Wednesday, May 5, 2010

Author Carolyn Vines Believes Single Black Women Must Learn To Travel Beyond The Identity Society Imposes Upon Them

A recent Washington Post article brought to light the fact that public awareness regarding the one-dimensional portrayal of black women is growing. In her soon to be released book, Black and (A)broad, author Carolyn Vines encourages single black women to reject those blindly accepted societal limitations

Carolyn Vines, author of Black and (A)broad, encourages black women searching for meaningful relationships to reject the limitations and identities imposed upon them by society. She offers inspiration to all black women regardless of age.

"Limitations on black female sexuality," stated Ms. Vines, "arguably the most intimate marker of identity, are subliminal and blatant. The media and entertainment industry are examples of the former. They have told us that we're either too matronly or too loud and sassy to be in a legitimate relationship. The black community at large has threatened aggression (stares, comments, violence) or ostracism if our sexuality is disloyal to black men and we choose to date outside the race."

"To protect their daughters," she continued, "our mothers have blatantly warned us never to depend on a man for anything. Too many of our fathers have not been present to teach us how to be intimate with a man, regardless of race. We black women must challenge these limitations on our identity and potential."

Helena Andrews, another author who speaks to the same subject, was recently profiled in the Washington Post. Movie rights to Andrews' book were picked up before the book was finished. The soon to be produced movie demonstrates that public awareness regarding the one-dimensional portrayal of black women is growing. But Ms.Vines believes the problems run even deeper. She believes that much of the problem is the result of black women buying into racism and sexism.

"Americans," stated Ms. Vines, "regardless of race, gender and ethnicity, have bought into racism and sexism. Sadly, this legacy of internalized racism and sexism continues to be embedded in our collective identity despite electing our first black president, Barack Obama. How bleak will the results future be for black female identity, which has historically born the burden of internalized racism and sexism?"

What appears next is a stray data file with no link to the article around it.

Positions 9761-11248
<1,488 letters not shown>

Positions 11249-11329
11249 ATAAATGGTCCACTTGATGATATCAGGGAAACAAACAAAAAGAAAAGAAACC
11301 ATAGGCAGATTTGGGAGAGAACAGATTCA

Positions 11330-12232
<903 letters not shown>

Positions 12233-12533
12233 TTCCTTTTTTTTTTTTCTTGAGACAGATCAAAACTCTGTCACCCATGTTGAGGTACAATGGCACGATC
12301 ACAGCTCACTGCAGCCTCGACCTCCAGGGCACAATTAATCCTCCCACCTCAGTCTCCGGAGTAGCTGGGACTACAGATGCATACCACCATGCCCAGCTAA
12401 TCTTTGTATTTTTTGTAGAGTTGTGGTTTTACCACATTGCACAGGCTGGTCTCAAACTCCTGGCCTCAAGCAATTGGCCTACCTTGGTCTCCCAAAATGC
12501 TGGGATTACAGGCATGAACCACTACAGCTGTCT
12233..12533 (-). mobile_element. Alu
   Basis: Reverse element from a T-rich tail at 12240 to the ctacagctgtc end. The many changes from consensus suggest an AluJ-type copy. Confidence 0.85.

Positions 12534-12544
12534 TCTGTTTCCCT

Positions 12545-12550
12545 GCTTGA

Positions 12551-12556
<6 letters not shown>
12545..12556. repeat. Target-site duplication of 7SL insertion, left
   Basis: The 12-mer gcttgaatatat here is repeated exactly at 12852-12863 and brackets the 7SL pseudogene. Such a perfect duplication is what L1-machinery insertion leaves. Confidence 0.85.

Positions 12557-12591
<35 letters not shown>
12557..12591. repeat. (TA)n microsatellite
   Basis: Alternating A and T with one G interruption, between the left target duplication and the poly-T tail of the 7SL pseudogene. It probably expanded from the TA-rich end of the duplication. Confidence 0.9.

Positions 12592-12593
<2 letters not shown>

Black And Abroad describes how after moving from New Orleans Carolyn finds herself in the land of windmills, wooden shoes and endless gray skies. As she moves away from the remnants of her tragic childhood and America’s obsession with race, she is plunged into the depths of homesickness and depression. She travels through motherhood and a career change, and her determination is put to the test. On the way to self-discovery, she ends up finding love, soul sisters and is inspired to travel beyond the limits imposed upon her by race. In this mid-life memoir, Carolyn writes candidly about how being mistaken for a prostitute in Austria, losing her passport in Cuba and dealing with Dutch people on their bikes (among other quirky adventures) have changed her ideas about being a black woman in the world. Black and (A)broad is to be released in August 2010.

Ms. Vines is available for interview and can be reached using the information below or by email More information on her forthcoming book is available at her website at


Carolyn Vines hails from Indianapolis, USA. Her passion for language has led her to teach Spanish, English and literature at universities in America and The Netherlands. It has also led her into a career as an author, editor and translator. Her work has been published in local Dutch English language papers and The Telegraph. She speaks Spanish and Dutch and last year translated a novel by a critically-acclaimed Curaçaoan author. As the result of her life experiences, she believes it is possible to travel beyond identity and offers inspiration to travel beyond limitations.

Ms. Vines’s website was the 2009 Black Weblog Award Winner for Best International Blog. She is currently writing her first book about her twenty years’ experience living and traveling abroad. Look for Black And (A)broad early in August of 2010.


Carolyn Vines